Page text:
Ron Paul Reminds Us of Who He Really Is: A Far-Right Extremist
Freed from the constraints of running semi-permanently for president, Ron Paul is letting his skirts down by appearing as a speaker at a convention of some of the most fascistic far-right global ideologues in the business.
The SPLC's Hatewatch explains that both Paul and the president of the John Birch Society are part of a phalanx of Americans participating at the upcoming gathering:
In early September, the men are all scheduled to speak – along with a lengthy list of archconservative clergy, lawyers and academics – at a conference in Canada sponsored by the Fatima Center, part of the “radical traditionalist Catholic” movement, perhaps the single largest group of hard-core anti-Semites in North America.
Paul, the former Texas congressman and Republican presidential candidate, is the keynote speaker of the weeklong conference slated for Sept. 8-13 in Niagara Falls, Ontario. ...
The conference is titled, “Fatima: The Path to Peace” and “is a call,” according to a Fatima Center press release, “to a return to sanity in the government of the world and the Church, for the two cannot be separated.”
Also scheduled to speak is Roberto Fiore, an Italian politician, who, when he won a seat to the European Parliament in 2008, was described by a fellow member of the body as “absolutely the most extreme person who has ever served in the European Parliament.”
John F. McManus, the president of the archconservative John Birch Society (JBS) is also listed as a speaker at the Canadian conference. JBS has been dogged for decades by charges of anti-Semitism, accusations society leaders vehemently deny.
This is, of course, nothing particularly new. A significant chunk of Paul's radical right voting record in Congress revolves around his various efforts to promote the Birch Society agenda by getting the U.S. to withdraw from the United Nations. And indeed, Paul's obsession with the "New World Order" is a reflection of the same paranoid belief system, a product of old-line anti-Semitic far-right organizations.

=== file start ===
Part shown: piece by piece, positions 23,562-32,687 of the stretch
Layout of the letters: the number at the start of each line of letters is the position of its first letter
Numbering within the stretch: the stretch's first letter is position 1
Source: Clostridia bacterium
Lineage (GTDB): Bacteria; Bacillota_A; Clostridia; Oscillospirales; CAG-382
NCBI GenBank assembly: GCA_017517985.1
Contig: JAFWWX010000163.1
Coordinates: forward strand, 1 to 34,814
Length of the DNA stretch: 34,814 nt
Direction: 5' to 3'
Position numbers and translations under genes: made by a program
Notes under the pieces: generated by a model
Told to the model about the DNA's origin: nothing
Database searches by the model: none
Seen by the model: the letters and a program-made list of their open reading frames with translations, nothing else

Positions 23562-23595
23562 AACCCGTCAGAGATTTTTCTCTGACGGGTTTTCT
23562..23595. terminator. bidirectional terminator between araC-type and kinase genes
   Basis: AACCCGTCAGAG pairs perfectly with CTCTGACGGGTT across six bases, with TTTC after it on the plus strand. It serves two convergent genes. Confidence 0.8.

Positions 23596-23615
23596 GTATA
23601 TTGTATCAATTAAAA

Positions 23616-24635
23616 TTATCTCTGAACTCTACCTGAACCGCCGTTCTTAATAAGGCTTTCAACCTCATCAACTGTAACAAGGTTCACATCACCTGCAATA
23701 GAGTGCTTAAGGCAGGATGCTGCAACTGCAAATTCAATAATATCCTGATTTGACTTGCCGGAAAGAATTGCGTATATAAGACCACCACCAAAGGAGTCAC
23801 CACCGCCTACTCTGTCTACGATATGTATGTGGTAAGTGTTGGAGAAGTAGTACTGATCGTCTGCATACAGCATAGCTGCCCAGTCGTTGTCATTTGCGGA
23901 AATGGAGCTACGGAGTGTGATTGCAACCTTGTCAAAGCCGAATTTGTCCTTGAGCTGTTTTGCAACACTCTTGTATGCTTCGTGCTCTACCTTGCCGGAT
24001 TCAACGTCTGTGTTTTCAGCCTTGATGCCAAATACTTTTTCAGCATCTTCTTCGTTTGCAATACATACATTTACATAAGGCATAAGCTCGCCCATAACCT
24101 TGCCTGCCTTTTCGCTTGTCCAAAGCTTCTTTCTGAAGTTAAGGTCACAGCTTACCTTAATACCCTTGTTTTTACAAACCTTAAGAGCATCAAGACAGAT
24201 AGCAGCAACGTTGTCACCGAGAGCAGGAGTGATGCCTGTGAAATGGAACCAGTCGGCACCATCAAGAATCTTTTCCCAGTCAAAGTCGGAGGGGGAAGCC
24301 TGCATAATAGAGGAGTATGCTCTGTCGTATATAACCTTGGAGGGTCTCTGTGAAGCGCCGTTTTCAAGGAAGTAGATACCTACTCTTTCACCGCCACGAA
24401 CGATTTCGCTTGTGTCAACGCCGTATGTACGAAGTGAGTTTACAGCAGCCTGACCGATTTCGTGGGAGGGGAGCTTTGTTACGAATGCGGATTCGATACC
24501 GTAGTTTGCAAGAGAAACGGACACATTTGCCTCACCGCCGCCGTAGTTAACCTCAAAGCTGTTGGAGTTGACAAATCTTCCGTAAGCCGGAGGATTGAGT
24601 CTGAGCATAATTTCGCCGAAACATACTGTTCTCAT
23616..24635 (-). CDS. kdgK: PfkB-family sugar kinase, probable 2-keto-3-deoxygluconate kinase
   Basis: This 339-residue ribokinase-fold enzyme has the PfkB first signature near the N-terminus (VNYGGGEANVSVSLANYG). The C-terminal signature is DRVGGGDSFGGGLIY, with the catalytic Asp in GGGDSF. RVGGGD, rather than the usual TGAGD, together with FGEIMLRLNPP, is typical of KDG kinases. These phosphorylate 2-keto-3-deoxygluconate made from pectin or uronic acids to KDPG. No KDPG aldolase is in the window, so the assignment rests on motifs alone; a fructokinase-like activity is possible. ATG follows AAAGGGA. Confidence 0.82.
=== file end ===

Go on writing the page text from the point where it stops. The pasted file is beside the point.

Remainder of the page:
As Rachel Tabachnik at Talk 2 Action explains, neither is it new for Paul to be openly embracing these anti-Semites:
This is not the first time that Paul has been involved in a conspiracy-themed project with Father Nicholas Gruner, the founder of the Ontario-based Fatima Center. In 1998 the John Birch Society produced and marketed a film promoting the American Sovereignty Restoration Act, a bill sponsored in the U. S. Congress by Ron Paul calling for withdrawal from the United Nations. The film includes the participation of Fr. Gruner and a total of five speakers who are also speaking at the Fatima Conference. In the film Paul claims that the United Nations is coming to get your guns and your property. Resistance will be futile, Paul warns, and "If the United Nations has their way, there will be curtailment of our right to practice religion."
The 30-minute John Birch Society film includes five of the speakers who will be participating in the Fatima Center conference this coming week: Ron Paul; Fr. Nicholas Gruner, founder of the Fatima Center; John McManus, president of JBS; William Jasper, editor of the JBS magazine New American; and Cornelia Ferreira. Ferreira is another radical traditionalist Catholic who writes and speaks about claimed takeover of the church by a Masonic conspiracy and "liberal churchmen" who are in league with a "Luciferian revolution."